The lesson here: Way too often we quickly decide something is impossible and then live as if it is absolutely true. David Taylor-Klaus taught us in this fourth chapter that “Labeling something as ‘impossible’ is a close cousin to giving up all together” (p. 60). By believing we can make the seemingly impossible possible, we can create a completely different future for ourselves and those we serve.

Belief Is The Price Of Admission

Posted in Baseball, Coaching, DTK, Global Leadership, Leadership, Mindset Mondays, Uncategorized by Dr. Byron L. Ernest on September 15, 2020

I love baseball. Something exciting happens every day and this past week was a great week for the game of baseball. Albert Pujols hit is 660th career home run this past Sunday, September 13th. This tied him with Willie Mays. That same day, Alec Mills threw a no-hitter for the Chicago Cubs. That was the first of his career. Monday, in Lesson 3 of the great book Mindset Mondays With DTK, by David Taylor-Klaus, which contains 52 weekly chapters designed to be done on Mondays, the lesson was entitled “Believe in the Impossible.” The lesson was about Roger Bannister breaking the four-minute mile in 1954. Everyone told him the four-minute mark could not be broken, but this did not stop him. He believed it could be done and that he was the person to do it. Bannister even broke the traditional way of training (how it’s always been done) and came up with his own, unconventional, way of training.

“Just because they say it’s impossible doesn’t mean you can’t do it.” ~ Roger Bannister

This made me think about professional baseball players and how impossible being good enough to break records or pitch no-hitters must feel at times. After hitting his 660th home run Pujols said, “To be able to have my name in the sentence with Willie Mays is unbelievable,” Pujols said. “I’m really humbled.” But really, Albert Pujols does believe he can do it. He tells us, “There is no time to fool around when you practice. Every drill must have a purpose. I try to never get away from that, habits are important.” This tells us, just as David Taylor-Klaus pointed out, that our belief in our ability to do something matters greatly. If we don’t believe something is possible, nothing else really matters.

I’m a really smart player. If you tell me something, I get it quickly. If there is something wrong with my hitting, tell me what’s wrong and I’ll pick it up right away. That’s the best thing I have going for me, my ability to listen to a coach and fix what I’m doing wrong. ~ Albert Pujols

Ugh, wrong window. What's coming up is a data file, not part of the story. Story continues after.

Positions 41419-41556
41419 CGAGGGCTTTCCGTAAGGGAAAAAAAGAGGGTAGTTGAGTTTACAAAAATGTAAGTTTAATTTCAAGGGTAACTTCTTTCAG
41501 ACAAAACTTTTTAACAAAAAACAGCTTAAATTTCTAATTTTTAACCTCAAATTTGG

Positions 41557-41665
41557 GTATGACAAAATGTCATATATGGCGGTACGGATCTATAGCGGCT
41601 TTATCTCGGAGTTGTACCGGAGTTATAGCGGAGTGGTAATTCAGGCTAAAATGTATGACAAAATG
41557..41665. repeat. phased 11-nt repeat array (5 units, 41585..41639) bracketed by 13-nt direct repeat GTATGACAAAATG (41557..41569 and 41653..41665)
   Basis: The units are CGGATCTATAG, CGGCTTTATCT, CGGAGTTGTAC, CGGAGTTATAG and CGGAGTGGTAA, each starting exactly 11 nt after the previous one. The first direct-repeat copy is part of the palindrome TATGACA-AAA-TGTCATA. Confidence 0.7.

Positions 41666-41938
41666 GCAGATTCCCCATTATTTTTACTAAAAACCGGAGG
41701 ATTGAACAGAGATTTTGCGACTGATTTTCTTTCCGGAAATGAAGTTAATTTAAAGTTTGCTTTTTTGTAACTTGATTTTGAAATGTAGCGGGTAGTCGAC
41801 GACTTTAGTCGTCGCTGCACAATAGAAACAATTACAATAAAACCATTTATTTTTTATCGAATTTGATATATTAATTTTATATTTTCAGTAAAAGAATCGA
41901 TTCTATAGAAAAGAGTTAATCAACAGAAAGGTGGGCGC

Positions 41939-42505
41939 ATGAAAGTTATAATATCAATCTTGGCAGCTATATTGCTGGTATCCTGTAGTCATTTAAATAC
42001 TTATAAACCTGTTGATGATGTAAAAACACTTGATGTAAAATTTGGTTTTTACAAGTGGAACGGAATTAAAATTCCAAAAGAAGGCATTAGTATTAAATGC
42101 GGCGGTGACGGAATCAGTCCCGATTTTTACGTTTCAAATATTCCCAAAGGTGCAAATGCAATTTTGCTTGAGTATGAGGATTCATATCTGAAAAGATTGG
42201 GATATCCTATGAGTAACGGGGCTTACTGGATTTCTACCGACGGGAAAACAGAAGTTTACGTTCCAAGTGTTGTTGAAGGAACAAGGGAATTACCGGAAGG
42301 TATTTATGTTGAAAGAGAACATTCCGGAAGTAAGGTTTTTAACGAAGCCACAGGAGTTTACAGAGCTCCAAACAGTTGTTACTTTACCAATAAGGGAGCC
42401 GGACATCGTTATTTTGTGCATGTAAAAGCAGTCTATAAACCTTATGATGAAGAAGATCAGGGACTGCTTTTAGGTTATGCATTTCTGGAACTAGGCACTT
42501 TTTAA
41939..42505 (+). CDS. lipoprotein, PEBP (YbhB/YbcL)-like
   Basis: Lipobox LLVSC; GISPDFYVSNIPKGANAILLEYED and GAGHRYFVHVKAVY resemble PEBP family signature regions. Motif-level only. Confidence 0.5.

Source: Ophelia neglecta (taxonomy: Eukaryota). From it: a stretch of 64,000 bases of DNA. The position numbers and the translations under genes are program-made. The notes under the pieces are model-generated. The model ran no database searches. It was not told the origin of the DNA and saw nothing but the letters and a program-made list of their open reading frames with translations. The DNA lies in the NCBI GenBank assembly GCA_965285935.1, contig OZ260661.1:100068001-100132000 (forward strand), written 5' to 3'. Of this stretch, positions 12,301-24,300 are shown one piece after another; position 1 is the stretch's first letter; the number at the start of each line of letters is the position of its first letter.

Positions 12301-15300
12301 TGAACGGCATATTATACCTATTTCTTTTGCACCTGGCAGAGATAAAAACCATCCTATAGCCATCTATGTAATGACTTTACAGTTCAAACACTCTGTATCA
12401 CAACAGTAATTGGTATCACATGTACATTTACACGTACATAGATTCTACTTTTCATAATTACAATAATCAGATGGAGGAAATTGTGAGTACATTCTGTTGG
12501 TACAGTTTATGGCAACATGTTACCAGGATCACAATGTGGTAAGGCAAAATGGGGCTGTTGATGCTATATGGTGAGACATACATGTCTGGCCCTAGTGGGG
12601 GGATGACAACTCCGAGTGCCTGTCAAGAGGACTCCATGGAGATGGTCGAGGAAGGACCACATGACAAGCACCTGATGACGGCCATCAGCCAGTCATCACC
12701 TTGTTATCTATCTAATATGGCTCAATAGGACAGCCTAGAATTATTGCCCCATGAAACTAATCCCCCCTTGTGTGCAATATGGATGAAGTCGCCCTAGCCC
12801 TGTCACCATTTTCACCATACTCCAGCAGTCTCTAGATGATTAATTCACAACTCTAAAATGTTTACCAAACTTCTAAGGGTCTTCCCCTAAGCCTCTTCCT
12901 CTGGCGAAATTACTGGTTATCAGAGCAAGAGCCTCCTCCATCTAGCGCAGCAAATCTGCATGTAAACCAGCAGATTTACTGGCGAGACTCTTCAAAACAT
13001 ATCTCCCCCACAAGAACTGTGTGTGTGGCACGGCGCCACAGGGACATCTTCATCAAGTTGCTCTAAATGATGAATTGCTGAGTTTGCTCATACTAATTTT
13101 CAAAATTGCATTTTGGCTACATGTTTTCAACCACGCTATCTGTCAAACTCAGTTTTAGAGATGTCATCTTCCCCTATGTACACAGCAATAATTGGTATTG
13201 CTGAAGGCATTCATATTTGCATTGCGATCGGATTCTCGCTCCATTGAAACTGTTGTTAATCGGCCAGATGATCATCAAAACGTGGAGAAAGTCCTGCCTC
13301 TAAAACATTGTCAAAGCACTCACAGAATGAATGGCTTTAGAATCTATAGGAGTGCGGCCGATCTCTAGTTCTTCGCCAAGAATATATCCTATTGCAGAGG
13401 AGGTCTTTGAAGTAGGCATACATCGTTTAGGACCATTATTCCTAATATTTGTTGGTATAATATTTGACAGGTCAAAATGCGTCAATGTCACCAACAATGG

Baseball, perhaps more than any other sport, is about heroes. Albert Pujols certainly has a hero’s story. That hero’s story starts like every other baseball hero story; with the player believing in himself – really believing in himself. This is why all of us imagine ourselves as pro baseball players, but only a few actually make it happen. It is important for us to recognize our ability to achieve goals. How we view ourselves, how we measure our value, how we assess our potential, and how we determine our worth all combine to create the life we will live. Are you paying the price for admission? Belief.

I Don’t Want We’ll See!

Posted in Choices, DTK, Educational Leadership, Leadership, Mindset Mondays, REWIRE by Dr. Byron L. Ernest on September 7, 2020

Here is my second of 52 posts reflecting on the 52 lessons in David Taylor-Klaus‘ great book Mindset Mondays With DTK: 52 Ways To Rewire Your Thinking and Transform Your Life. The title for Lesson 2 was “Collect Better Evidence” and dealt with our ability to choose. DTK taught us that our limiting beliefs are what limit our possibilities.

“The most difficult thing is the decision to act, the rest is merely tenacity. The fears are paper tigers. You can do anything you decide to do. You can act to change and control your life; and the procedure, the process is its own reward.” – Amelia Earhart

This reminded me of something I learned from my son, Heath, when he was very young. Yes, I said I learned from him, which was often the case. He would come and ask me about going somewhere, doing something, or buying something and I would give the standard parent cop out statement, “We’ll see.” That did not fly with Heath. He would pop back with, “I don’t want we’ll see!” Once he started doing this it didn’t take long for me to realize these were teachable moments.